Chookman is right, it'd be nice to have a mass storage device as a network drive. For those without eSATA on their boxes just look up an eSATA bracket on Newegg if they aren't using a laptop. It'd be nice to find a bracket with four USB *and* an eSATA connector though. Again there is no such thing as "RAID 10", it's RAID 0+1 or RAID 1+0. Also does this have a three year warranty like the 1TB d2 Quadra? How hot did the unit run? Does the utility report the temperatures? How about SMART status? Without knowing the warranty (and presuming it's not five years) it's a bit of a risk I think without access to SMART.

    With USB3 coming out later this year anyone who has to have mobile access most likely would at least want some LAN/wireless support. Plus if you're the type to only run a laptop and don't have eSATA it would be best to just wait until you can get this with USB3 support along with a USB3 capable laptop. Then I don't think transfer rates would be such an issue and the masses would be much better support overall as eSATA is still amazingly difficult to find on entry level systems.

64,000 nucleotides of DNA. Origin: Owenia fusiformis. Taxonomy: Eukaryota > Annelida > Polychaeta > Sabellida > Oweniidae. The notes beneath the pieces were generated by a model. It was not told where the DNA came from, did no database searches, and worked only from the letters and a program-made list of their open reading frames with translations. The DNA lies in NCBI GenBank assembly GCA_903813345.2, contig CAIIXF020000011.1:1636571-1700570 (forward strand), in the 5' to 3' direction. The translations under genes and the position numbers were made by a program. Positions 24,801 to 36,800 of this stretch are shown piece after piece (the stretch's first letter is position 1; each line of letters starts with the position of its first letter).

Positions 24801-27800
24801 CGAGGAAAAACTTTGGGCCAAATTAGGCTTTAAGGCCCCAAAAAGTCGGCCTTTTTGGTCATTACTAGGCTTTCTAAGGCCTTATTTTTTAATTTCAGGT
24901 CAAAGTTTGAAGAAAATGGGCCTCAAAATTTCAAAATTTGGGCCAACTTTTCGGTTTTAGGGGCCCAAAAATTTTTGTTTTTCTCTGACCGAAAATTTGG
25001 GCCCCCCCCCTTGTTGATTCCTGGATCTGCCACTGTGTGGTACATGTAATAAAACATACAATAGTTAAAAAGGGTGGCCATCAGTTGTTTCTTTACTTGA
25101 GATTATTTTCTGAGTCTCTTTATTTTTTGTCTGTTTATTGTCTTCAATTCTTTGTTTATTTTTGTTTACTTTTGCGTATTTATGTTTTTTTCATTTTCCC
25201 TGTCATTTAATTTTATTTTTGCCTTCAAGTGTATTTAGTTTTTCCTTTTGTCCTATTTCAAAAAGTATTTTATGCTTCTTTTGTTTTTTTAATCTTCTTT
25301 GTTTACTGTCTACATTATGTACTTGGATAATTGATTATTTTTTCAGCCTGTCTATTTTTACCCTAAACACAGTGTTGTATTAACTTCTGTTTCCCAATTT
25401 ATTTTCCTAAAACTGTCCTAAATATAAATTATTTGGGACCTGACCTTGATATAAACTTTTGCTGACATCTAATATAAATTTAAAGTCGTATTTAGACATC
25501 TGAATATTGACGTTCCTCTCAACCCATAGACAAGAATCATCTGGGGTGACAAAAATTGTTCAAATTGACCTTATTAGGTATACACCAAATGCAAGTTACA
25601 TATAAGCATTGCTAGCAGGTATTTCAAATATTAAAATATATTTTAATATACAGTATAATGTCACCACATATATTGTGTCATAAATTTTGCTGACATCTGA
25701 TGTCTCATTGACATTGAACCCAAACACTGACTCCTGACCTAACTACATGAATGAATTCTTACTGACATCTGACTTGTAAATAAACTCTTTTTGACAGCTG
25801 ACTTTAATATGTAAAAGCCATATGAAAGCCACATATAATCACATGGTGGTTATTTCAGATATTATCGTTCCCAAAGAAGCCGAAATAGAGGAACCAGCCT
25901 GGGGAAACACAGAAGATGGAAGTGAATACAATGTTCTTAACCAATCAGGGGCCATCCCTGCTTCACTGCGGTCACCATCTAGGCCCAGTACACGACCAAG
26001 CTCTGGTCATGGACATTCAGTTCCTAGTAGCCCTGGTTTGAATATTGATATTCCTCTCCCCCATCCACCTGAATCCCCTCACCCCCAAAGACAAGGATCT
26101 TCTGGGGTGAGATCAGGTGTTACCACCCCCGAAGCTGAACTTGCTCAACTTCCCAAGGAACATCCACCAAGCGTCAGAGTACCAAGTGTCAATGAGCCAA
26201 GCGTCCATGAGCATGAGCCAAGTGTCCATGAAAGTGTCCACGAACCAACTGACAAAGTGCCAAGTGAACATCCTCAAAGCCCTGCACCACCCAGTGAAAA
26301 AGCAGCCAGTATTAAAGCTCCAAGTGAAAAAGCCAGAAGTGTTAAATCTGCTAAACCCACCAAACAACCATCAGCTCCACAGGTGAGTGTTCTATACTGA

• 2 Hide
    kutark , January 13, 2009 5:51 AM
    I just don't see the justification, when i can quite easily grab 4 1tb drives, toss them in my comp, raid them up, and accomplish essentially the same thing for 1/3 the cost. Ok, so big whup its not portable, but lets be honest, with the fact that to get decent xfer rates you have to use eSATA, that means you have to ensure that not only do the computers you plan on using it on have eSATA ports, or eSATA add-in cards (additional cost), but you have to ensure they're running SP1 Vista.

    Not only that, but $1200 and you could build a NAS box with a hell of a lot more storage and for far less cost.
  • 2 Hide
    kschoche , January 13, 2009 11:33 AM
    ROFL @ SMART status, I've been in the disk industry for years and never had a useful bit of information passed on to me from SMART, lol lol lol.